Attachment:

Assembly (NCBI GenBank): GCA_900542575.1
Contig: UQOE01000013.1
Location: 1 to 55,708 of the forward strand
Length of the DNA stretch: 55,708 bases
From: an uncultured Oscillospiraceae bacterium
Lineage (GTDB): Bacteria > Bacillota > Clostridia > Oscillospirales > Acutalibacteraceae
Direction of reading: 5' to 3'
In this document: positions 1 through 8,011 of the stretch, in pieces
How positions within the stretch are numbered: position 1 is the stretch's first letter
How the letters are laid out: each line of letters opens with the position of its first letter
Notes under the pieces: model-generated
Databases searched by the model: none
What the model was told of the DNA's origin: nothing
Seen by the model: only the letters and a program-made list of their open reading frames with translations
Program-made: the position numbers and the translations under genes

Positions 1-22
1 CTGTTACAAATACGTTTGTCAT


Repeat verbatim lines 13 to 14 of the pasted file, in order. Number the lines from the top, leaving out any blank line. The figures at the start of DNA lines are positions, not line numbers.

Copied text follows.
What the model was told of the DNA's origin: nothing
Seen by the model: only the letters and a program-made list of their open reading frames with translations